Fool me once, shame on you. Fool me twice, shame on me. Fool me eleven times and shame on everyone.
That's how I feel about today's "trade deal sooner than you think" comments by President Trump when the market looked shaky because of the impeachment chatter and a lack of any sign of a trade deal whatsoever.
But as soon as the words were uttered the stock market sprang up as if by magic and eternal hope came out to fool everyone again.
Sure, maybe this is the time, maybe this is the moment that we get a deal to end all deals and the world economy snaps back into shape. Maybe even behind the scenes as Speaker Nancy Pelosi begins the long process of impeaching the president she is working behind the scenes arduously to get a trade deal done with Canada and Mexico.
And perhaps, just perhaps, the tooth fairy is ready to shove some bitcoin under the pillow of all the kids that Juul doesn't want hooked on vaping but are anyway.
It's times like these that I look for totems, for things to hang my cynical, not nihilist, but cynical hat on so I can go about the process of picking stocks without being hostage to the on-again off-again nature of the Godot-like talks. I have to do this because I keep thinking of how the Chinese lobbed a bomb at our trade team when it hastily cancelled a huge trip to Montana, causing the stock market to be instantly savaged, only to find out that our team kyboshed the trip. Things are so disorganized that we thought an official government spokesperson was furious at the cancellation when we later learned that the disseminator of that fake news was a low level, non-government ag industry spokesperson.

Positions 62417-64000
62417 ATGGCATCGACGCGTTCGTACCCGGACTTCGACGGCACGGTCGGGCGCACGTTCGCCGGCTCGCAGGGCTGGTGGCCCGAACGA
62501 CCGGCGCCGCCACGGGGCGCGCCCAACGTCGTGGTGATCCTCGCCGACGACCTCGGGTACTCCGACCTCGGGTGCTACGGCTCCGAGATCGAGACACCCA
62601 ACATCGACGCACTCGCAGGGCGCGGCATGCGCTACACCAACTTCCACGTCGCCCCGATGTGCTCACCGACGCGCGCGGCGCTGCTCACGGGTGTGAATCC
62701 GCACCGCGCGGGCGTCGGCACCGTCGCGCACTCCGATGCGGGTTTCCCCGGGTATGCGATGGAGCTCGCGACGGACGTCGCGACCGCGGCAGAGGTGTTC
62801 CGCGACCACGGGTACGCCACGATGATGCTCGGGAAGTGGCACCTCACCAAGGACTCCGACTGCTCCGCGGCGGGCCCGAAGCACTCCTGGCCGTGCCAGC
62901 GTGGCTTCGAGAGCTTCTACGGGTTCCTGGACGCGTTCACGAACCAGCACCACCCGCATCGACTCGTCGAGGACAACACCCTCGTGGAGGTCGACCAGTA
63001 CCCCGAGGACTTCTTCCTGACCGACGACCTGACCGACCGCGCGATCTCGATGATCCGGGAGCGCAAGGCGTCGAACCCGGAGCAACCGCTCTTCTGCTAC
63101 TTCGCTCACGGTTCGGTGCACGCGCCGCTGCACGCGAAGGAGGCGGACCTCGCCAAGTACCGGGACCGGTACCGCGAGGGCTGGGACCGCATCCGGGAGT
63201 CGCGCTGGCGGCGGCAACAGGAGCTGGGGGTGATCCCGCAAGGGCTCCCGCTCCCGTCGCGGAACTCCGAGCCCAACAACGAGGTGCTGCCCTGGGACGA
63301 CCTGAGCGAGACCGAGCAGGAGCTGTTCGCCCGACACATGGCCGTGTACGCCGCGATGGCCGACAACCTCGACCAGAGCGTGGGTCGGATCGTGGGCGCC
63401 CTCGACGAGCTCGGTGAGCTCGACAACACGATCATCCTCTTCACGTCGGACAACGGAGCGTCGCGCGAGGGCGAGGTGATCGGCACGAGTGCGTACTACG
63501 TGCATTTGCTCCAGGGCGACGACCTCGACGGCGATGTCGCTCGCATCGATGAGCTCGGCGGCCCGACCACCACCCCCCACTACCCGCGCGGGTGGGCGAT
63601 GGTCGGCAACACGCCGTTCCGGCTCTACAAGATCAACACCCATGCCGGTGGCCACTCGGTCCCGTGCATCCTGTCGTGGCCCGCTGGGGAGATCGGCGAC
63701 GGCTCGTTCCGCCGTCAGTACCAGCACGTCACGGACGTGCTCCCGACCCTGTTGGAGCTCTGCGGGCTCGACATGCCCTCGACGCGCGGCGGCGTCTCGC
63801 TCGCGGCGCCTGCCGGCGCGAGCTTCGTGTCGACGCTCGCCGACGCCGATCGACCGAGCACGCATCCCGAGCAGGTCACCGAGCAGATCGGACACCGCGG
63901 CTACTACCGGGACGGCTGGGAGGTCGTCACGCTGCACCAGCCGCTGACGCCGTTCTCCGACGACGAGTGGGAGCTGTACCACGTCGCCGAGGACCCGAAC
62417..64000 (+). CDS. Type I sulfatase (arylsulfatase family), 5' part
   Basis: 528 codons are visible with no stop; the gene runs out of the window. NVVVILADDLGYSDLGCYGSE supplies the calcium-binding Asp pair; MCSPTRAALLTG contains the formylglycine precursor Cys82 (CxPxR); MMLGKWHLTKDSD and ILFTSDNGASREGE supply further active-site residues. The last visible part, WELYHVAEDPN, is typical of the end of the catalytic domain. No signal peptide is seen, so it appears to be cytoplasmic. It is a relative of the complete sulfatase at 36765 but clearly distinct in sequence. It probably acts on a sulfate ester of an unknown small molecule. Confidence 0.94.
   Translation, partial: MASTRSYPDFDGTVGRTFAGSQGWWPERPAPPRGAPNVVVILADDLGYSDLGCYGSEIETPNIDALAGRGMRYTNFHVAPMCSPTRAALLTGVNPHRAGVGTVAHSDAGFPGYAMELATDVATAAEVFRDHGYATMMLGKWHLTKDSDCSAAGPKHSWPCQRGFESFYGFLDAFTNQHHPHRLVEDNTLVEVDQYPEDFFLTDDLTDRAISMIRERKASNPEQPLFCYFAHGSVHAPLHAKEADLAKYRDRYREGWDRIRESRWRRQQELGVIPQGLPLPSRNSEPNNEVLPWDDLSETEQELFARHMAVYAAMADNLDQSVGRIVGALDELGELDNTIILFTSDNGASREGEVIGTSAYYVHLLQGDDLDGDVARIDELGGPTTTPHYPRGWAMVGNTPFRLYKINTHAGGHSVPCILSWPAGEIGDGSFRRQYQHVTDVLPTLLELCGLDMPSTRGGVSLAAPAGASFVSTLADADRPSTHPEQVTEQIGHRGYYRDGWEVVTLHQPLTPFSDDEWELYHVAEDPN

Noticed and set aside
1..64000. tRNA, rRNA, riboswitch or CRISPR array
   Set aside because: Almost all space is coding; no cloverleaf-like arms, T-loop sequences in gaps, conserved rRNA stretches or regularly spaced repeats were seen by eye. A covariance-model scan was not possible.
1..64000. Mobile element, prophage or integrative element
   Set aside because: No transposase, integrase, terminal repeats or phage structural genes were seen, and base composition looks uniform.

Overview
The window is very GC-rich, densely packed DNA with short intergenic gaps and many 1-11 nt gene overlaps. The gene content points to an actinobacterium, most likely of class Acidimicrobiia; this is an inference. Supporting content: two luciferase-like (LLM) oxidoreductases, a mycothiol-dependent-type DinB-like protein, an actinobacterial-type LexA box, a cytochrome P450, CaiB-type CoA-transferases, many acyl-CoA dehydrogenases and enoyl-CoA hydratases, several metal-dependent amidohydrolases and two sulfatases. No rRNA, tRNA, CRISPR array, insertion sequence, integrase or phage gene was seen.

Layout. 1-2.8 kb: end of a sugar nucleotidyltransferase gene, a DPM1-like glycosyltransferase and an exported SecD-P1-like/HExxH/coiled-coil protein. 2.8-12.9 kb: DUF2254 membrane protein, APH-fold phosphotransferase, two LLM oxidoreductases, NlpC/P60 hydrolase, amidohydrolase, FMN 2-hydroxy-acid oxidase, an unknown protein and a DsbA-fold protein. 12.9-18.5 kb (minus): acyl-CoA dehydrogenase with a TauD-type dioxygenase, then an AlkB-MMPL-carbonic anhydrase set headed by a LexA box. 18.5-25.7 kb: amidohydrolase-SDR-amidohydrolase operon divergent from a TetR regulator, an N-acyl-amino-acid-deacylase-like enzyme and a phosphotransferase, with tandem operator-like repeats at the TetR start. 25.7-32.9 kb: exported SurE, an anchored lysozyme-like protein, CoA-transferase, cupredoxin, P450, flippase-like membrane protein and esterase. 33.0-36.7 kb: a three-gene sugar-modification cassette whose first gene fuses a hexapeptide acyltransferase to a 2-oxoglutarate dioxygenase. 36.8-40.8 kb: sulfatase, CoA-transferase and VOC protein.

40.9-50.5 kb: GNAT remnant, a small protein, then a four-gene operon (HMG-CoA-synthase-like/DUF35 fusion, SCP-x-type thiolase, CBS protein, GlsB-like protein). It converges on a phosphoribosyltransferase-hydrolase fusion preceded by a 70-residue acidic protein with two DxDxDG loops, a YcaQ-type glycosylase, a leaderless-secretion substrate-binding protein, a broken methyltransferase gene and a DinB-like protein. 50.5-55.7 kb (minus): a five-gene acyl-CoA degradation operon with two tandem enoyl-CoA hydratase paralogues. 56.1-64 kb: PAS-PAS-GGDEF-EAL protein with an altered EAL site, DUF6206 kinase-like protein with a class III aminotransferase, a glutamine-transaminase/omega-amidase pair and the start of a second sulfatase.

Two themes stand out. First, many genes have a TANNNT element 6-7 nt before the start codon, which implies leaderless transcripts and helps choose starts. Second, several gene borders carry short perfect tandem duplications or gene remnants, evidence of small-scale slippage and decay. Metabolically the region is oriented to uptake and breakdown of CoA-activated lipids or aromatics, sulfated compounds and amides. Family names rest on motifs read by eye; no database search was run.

Don't worry, the president seemed to think the Chinese did the cancelling until Treasury Secretary Steven Mnuchin had to brief the president in public about how his team broke the deal.
So, what do you do to immunize yourself from this craziness?
I have come up with a new paradigm by working backwards. I have been trying to find stocks of companies that have nothing to do with trade and hope that their stocks aren't hurt that badly when we find out that they do have something to do with world commerce.
What you need to do is create the worst possible scenario for trade and see who has managed to tame the beast.
Turns out you don't have far to look. Or at least to look down.
The situation is Nike (NKE) .
We know that, because of the trade tensions, this might be the worst possible moment to sell into China. We know that tariffs for goods made in China are hurting margins. We know that the consumer worldwide is more strapped than the year before.
Who can possibly navigate that gauntlet? Last night we learned that a company that should be among the most vulnerable of all companies to these issues is actually the most in control of its own destiny, which is why the stock managed to have a very good run today.
Let's go right to the call. Mark Parker, the CEO of this amazing company notes: "As I've said before Nike is the brand of China for China and the results continue to prove it out. We've driven double-digit growth in greater China every quarter for more than five years." He goes on to say, "This quarter we continued that momentum with an outstanding 27% revenue growth on a currency-neutral basis."